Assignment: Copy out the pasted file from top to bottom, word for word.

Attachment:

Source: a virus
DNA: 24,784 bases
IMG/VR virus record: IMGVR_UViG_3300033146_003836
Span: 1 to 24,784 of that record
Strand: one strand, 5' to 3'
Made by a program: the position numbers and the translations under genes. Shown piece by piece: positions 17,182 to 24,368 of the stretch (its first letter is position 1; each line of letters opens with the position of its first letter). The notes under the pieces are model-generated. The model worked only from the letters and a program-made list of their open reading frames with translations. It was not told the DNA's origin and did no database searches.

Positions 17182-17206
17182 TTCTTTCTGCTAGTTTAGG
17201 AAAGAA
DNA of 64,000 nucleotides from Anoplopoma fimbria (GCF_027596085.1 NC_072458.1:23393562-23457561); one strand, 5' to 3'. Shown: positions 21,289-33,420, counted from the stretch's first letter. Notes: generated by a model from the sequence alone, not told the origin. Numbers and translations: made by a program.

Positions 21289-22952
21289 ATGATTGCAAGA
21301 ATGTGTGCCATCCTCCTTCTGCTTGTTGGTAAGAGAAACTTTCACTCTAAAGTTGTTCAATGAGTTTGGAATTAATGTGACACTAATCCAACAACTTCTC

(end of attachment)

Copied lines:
Source: a virus
DNA: 24,784 bases
IMG/VR virus record: IMGVR_UViG_3300033146_003836
Span: 1 to 24,784 of that record
Strand: one strand, 5' to 3'
Made by a program: the position numbers and the translations under genes. Shown piece by piece: positions 17,182 to 24,368 of the stretch (its first letter is position 1; each line of letters opens with the position of its first letter). The notes under the pieces are model-generated. The model worked only from the letters and a program-made list of their open reading frames with translations. It was not told the DNA's origin and did no database searches.

Positions 17182-17206
17182 TTCTTTCTGCTAGTTTAGG
17201 AAAGAA
DNA of 64,000 nucleotides from Anoplopoma fimbria (GCF_027596085.1 NC_072458.1:23393562-23457561); one strand, 5' to 3'. Shown: positions 21,289-33,420, counted from the stretch's first letter. Notes: generated by a model from the sequence alone, not told the origin. Numbers and translations: made by a program.

Positions 21289-22952
21289 ATGATTGCAAGA
21301 ATGTGTGCCATCCTCCTTCTGCTTGTTGGTAAGAGAAACTTTCACTCTAAAGTTGTTCAATGAGTTTGGAATTAATGTGACACTAATCCAACAACTTCTC